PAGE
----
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On Jan. 11, the Center for Constitutional Rights petitioned the federal district court for the District of Columbia for an order granting the writ of habeas corpus on behalf of 11 Guantanamo Bay detainees—Tofiq Nasser Awad al-Bihani, Sharqawi al-Hajj, Sanad al-Kazimi, Suhail Sharabi, Said Nashir, Abdul Rabbani, Ahmed Rabbani, Abdu Latif Nasser, Abdul Razak, Abdul Malik, and Abu Zubaydah—all of whom “have all been detained at Guantánamo without charge or trial, many of them for nearly 15 years or more.” This post summarizes their motion.
The motion begins by recapping the history of the Guantanamo Bay detention center, highlighting the Supreme Court’s rulings barring unchecked detention in Rasul v. Bush (ruling that U.S. courts have jurisdiction to hear detainees’ habeas petitions), Hamdi v. Rumsfeld (in which a plurality held that detention was subject to due process concerns, including notice, counsel, and an opportunity to be heard), and Boumediene v. Bush (adjudging that detainees’ habeas rights cannot be legislatively abridged and that such rights must include a “meaningful opportunity” for one to challenge his detention).
Next, plaintiffs turn to Bush and Obama administration efforts to close Guantanamo. As the administrations worked to achieve this end, however, the motion concludes that post-Boumediene D.C. Circuit “decisions ... granted the government expansive detention authority at Guantánamo.” Forty-one detainees remain today, including five who have already been cleared for release.
The motion proceeds to detail the impact of indefinite detention on the 11 petitioners. To demonstrate the “severe degenerative physical and psychological effects” of “endur[ing] perpetual uncertainty about their fate, including whether they will ever be released,” the motion cites medical experts to support the proposition that such detention is “a recognized form of psychological torture,” as well as evidence of hunger strike and prescriptions for anti-anxiety medications, compounded by nature’s “toll taken by the passage of time.”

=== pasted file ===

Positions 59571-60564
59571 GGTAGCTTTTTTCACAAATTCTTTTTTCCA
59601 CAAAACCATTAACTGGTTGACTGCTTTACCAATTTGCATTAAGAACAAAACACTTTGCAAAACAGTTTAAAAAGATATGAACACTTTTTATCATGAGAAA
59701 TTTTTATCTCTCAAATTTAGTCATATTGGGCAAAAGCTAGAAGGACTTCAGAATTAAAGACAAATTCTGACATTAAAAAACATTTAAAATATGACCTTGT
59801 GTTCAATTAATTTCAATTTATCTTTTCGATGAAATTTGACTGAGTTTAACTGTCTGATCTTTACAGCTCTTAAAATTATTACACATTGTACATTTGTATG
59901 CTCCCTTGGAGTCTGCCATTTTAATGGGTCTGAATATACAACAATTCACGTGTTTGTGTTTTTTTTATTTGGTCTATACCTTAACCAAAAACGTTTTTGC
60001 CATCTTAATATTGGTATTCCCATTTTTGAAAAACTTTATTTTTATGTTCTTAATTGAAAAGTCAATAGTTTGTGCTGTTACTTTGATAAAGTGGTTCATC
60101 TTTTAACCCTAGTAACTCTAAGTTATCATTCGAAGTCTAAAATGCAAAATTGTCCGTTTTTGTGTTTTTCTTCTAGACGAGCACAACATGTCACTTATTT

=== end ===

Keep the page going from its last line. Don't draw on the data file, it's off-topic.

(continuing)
As for the final piece of the contextual puzzle, the CCR’s motion points out “President Trump’s [r]efusal to [r]elease [p]etitioners [d]uring [h]is [p]residency.” Specifically, the motion collects many of President Trump’s statements—including his “pledge to keep Guantánamo open and ‘load it up with some bad dudes,’ and [statement that] he would ‘absolutely authorize’ torture techniques like waterboarding against terrorist suspects, ‘who deserve it anyway’”; his apparent belief that Americans ought to be tried in military commissions in Guantanamo Bay; his tweet that “there should be no further releases from Guantanamo”; and his defense of detention through his tacit endorsement of President Franklin D. Roosevelt’s Japanese internment—to “ensure that the remaining detainee population, regardless of conduct, circumstance or status, will remain imprisoned at Guantánamo for at least four to eight more years.” The motion then connects this stance with Trump’s “regularly expressed, undifferentiated suspicion of, and antipathy toward, Muslims,” substantiated by listing another round of tweets, statements, and interviews, to demand “judicial scrutiny.”
The petitioners’ motion focuses around three arguments: that their continued detention violates due process; that their continued detention violates the 2001 authorization for the use of military force (AUMF); and that the court should grant their petition for a writ of habeas corpus.
1. Petitioners’ detention violates due process.
Petitioners begin by citing Boumediene—along with Justice Anthony Kennedy’s concurrence in U.S. v. Verdugo-Urquidez (itself citing Justice John Marshall Harlan’s concurrence in Reid v. Covert) and his concurrence in Rasul—for the proposition that Guantanamo detainees are entitled to “at least some measure of the Due Process Clause” in light of Guantanamo’s practical realities, namely that it is “[i]n every practical sense ... within the constant jurisdiction of the United States.”